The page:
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NPR Arts & Life

Obama's Year-End Best-Of List

DAVID GREENE, HOST:

Yes, this is the season for all of those best of 2019 lists - best books, best movies, best music, best everything. And there is one person whose end-of-the-year playlist is becoming increasingly anticipated. This is the playlist from former president and now music critic Barack Obama. Jay Ruttenberg of the comedy journal The Lowbrow Reader is very eager to see this list, and he's with us this morning. Hi, Jay.

JAY RUTTENBERG: Hi, how are you?

GREENE: So the way you write about this, it's like the most exciting thing that happens over your holidays. What are you excited about?

RUTTENBERG: Well, I mean, I wouldn't go that far.

GREENE: OK.

RUTTENBERG: But I am excited to (laughter) - I am very excited to see the president - or the former president's lists. I am a music critic myself, and this is sort of the time that music critics around the world look back to, you know, as we all know, to the records that have come out during that time. In recent years, there's fewer and fewer music critics, and, in a very strange way, Obama has - I wouldn't say rushed, but he's come in to fill a hole a little bit with these sort of nerdy lists he issues every year. And he does a really good job with them.

GREENE: What does he do well? What makes him stand out as a music critic?

RUTTENBERG: I think the thing that's most surprising about his lists is that he looks for a lot of fresh faces. It's not just the sort of usual - it doesn't feel very PR'd. It feels like he - and maybe I'm wrong, but it really - you get a sense that he's actually drawing from what he listens to.

And there's a lot of new artists that, even if you're paying a lot of attention to music, you might not have heard of before, which is kind of impressive and very unusual for a former president. And there also - there's - it shows, really, he has really (unintelligible) tastes. So there's, you know, hip-hop. There's rock music. There's world music - it really goes across the spectrum.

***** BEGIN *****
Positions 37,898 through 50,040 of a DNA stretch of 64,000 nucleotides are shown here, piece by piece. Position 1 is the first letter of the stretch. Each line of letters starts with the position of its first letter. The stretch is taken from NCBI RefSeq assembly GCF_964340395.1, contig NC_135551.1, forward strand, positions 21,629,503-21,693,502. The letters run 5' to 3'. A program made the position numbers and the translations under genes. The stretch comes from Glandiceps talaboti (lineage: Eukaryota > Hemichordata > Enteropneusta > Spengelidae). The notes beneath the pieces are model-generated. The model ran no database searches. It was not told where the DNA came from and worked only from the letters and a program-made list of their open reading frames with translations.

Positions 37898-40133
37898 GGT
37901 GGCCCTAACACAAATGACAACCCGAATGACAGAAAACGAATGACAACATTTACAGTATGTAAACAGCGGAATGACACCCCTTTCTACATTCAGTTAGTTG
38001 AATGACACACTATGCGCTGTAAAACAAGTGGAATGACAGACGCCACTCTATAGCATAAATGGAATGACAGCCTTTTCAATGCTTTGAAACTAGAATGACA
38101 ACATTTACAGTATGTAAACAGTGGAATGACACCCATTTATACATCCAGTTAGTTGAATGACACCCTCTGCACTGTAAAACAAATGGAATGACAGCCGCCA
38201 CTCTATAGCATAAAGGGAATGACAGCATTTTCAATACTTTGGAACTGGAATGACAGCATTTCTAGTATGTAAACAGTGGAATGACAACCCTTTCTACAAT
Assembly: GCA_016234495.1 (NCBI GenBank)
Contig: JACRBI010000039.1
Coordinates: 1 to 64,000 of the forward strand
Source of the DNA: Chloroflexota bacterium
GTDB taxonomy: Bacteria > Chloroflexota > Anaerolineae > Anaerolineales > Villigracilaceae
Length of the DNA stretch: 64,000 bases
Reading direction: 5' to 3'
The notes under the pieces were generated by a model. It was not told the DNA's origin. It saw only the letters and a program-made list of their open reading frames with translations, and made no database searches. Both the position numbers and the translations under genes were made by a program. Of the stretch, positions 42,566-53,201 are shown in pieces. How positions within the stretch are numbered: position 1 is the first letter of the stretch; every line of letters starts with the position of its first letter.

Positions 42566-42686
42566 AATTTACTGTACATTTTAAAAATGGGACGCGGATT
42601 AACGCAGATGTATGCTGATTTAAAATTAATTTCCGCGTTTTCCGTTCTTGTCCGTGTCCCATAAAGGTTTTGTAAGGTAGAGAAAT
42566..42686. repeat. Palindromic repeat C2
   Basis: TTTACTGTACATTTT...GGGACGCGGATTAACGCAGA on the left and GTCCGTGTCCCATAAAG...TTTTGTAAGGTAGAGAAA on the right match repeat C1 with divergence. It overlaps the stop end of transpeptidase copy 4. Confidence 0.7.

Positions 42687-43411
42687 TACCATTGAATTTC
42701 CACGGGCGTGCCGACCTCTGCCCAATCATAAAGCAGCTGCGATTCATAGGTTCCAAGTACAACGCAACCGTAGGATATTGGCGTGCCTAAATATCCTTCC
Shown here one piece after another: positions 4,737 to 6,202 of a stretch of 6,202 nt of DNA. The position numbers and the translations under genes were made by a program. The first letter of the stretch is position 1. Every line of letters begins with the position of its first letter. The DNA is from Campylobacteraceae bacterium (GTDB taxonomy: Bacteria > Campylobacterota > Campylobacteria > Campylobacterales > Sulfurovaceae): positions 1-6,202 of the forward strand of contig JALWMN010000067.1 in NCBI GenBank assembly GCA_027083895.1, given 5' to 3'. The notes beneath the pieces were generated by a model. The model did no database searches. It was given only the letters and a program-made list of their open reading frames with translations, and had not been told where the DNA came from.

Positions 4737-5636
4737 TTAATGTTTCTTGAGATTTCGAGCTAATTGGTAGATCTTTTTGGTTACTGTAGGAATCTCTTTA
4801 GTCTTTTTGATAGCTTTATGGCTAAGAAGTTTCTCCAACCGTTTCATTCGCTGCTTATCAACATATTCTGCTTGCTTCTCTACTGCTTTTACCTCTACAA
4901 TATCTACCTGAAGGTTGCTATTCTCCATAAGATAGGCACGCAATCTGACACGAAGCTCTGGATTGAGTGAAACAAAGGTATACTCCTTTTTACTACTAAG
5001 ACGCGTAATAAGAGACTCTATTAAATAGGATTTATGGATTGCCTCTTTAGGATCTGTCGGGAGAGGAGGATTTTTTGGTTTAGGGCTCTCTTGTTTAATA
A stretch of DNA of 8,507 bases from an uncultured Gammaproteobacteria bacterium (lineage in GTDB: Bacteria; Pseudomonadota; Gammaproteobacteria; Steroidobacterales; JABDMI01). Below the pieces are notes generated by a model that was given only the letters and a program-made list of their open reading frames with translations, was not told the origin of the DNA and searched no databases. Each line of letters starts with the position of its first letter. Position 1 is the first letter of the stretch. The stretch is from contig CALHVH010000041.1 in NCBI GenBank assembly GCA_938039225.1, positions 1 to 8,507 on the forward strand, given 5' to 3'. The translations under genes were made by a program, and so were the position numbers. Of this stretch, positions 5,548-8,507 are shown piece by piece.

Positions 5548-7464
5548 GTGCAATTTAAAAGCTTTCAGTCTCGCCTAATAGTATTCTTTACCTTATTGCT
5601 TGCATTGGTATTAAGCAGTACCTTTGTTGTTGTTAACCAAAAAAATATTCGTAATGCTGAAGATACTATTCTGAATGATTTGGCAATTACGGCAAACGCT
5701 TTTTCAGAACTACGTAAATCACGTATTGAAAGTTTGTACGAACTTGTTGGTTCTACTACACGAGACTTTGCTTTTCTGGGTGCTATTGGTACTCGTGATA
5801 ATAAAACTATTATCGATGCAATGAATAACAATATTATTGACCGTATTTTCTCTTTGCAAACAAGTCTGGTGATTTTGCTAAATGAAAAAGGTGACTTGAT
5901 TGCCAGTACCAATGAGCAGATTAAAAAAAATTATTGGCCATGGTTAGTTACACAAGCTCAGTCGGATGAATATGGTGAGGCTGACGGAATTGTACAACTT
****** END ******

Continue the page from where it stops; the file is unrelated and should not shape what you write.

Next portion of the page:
GREENE: I mean, these are such politically polarizing times. Do you think it's good for sales to be on the list of a politician?

RUTTENBERG: Well, I guess so. I mean, I don't know if anybody buys music anymore. I will say, I mean, you allude to that. I think, you know, he was doing these lists, to my knowledge, throughout his presidency, and it was cute. It was, you know, seemed almost part of the role that a lot of presidents will play.

I do think that it's just been the last couple of years that people have really started to cling to the lists as, you know, some - there - maybe some nastier forces have maybe taken over the country. I think Obama's been silent in many ways. And these lists can almost feel like hostage statements sent in from - you don't hear much from him, and then you hear these lists. Some people think it's frivolous, but I actually think it's showing that culture is important and that it's, you know, it's the country of Chuck Berry and Bob Dylan and not just some other less pleasant people.

GREENE: Jay Ruttenberg of The Lowbrow Reader talking to us about Barack Obama's annual music playlist, which we are awaiting. Thanks so much for joining us this morning.

RUTTENBERG: Thank you. Transcript provided by NPR, Copyright NPR.

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